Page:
Airbus Defense and Space successfully completed the new test flight for the Zephyr High Altitude Platform Station (HAPS) in Arizona, USA.
The 2020 test flight was successful despite the global slowdown due to the Covid19 outbreak. The focus was on aircraft agility, control and operations to build on previous flights that had already proven the day and night stratospheric permanence of the unmanned aerial system (UAS) required in the military and commercial markets.
The flight, held in the first three weeks of November this year, aimed to demonstrate operational flexibility and aircraft agility, specifically to test low altitude flying and early transition into the stratosphere. In addition, the test flight allowed the validation of the new flight planning toolkit and the development of operational concepts for multiple flights at short intervals.
Jana Rosenmann, Head of Airbus Unmanned Aerial Systems, said, “We continue to mature our test flight, which has proven stratospheric flight, with the goal of being more flexible and robust to meet the needs of our customers. As a result, a major contribution will be made to next year's flight program. ' said.
The flight crew used a Zephyr aircraft equipped with new software control systems and special flight test devices, as well as the corresponding lighter test aircraft, to conduct multiple successful test flights throughout November.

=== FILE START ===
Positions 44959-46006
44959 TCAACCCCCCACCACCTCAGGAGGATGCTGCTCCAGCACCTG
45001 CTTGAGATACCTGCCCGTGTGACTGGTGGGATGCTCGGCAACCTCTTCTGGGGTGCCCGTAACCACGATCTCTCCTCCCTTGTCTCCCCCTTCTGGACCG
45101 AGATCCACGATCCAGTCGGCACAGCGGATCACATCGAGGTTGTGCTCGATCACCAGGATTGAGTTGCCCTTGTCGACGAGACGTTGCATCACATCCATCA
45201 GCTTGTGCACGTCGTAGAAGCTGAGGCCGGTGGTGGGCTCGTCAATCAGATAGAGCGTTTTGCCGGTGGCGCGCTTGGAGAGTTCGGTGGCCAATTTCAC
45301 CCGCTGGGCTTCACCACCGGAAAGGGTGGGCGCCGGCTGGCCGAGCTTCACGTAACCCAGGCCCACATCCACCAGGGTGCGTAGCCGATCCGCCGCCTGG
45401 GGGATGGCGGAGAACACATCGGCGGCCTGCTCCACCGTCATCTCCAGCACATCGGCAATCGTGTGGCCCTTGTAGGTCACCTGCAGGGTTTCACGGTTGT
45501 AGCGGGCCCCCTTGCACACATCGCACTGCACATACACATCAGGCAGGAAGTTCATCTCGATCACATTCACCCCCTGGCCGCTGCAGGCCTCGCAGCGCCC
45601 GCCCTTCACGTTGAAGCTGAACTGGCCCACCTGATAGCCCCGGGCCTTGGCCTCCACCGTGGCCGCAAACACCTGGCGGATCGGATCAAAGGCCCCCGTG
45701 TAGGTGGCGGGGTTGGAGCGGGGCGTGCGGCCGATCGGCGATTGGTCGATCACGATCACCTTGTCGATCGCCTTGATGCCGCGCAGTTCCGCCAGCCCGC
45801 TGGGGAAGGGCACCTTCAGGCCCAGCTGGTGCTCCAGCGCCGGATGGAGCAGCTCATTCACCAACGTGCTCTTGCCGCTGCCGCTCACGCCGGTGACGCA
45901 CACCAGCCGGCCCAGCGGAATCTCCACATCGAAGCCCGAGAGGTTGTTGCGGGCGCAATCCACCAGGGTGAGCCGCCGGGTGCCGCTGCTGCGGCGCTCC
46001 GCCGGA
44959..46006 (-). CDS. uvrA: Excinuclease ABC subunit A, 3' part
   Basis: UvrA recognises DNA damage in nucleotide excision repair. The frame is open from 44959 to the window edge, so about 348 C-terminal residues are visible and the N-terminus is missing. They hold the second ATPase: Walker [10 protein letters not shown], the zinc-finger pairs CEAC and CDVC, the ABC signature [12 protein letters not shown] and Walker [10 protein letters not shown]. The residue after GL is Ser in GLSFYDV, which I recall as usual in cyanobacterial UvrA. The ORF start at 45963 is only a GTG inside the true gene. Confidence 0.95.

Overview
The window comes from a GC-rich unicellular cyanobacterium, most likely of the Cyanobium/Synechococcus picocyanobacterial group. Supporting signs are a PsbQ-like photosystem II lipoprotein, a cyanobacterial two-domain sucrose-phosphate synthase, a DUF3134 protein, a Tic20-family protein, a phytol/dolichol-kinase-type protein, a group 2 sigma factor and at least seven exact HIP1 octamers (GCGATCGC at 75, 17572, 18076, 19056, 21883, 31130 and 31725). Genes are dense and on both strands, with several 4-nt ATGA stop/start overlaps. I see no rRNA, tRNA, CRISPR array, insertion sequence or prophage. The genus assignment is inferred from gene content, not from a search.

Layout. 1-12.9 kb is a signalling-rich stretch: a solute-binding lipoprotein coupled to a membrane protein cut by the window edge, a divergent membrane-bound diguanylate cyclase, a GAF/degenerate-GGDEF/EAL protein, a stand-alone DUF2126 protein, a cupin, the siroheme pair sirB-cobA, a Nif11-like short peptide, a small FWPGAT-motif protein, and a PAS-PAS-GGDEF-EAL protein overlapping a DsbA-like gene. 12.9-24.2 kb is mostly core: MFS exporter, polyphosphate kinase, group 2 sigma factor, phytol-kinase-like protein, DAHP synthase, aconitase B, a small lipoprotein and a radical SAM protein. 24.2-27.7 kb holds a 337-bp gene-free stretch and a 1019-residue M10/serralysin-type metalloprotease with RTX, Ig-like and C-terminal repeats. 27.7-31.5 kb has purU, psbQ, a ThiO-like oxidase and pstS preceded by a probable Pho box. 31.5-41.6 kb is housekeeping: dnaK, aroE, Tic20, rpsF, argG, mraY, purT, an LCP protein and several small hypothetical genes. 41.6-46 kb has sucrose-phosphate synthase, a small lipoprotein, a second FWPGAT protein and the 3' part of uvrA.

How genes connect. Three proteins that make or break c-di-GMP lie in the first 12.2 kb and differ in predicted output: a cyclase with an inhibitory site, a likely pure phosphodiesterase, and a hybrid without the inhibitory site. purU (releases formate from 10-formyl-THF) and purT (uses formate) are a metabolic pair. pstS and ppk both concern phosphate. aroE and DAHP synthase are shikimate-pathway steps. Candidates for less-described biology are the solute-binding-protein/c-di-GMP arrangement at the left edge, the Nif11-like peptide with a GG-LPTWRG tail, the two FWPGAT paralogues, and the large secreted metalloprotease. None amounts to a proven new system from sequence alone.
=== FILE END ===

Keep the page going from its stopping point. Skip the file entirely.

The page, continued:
The flights successfully completed their landings after performing the takeoff, climb, cruise, elevated flight control and descent stages. After the successful test flight, the system was shown to be more durable and capable, and all targets were achieved.
The Zephyr is the world's leading solar-powered stratospheric Unmanned Aerial System (UAS). The Zephyr fills a capability gap, complementing satellites, UAVs and manned aircraft to provide permanent local satellite-like services by harnessing solar-only energy, air and solar rays operating above conventional air traffic.
With the end of this year's successful test flight, the Zephyr is one step closer to operational reality. The Zephyr will bring new vision, perception and connectivity to both commercial and military customers. The Zephyr will provide the potential to revolutionize disaster management, including tracking the spread of forest fires or oil spills. It will provide permanent surveillance, monitor the world's changing environmental landscape and provide communication to the world's most difficult-to-connect areas.
The Zephyr team achieved great success by flying the unmanned aerial vehicle Zephyr S in the stratosphere for approximately 2018 days (26 days, 25 hours and 23 minutes) in July 57. The Zephyr S continues to be the aircraft with the longest flight time without refueling. The plane remained in the stratosphere day and night, constantly watching a dawn altitude of 60.000 ft, but reached its highest altitude of 71.140ft.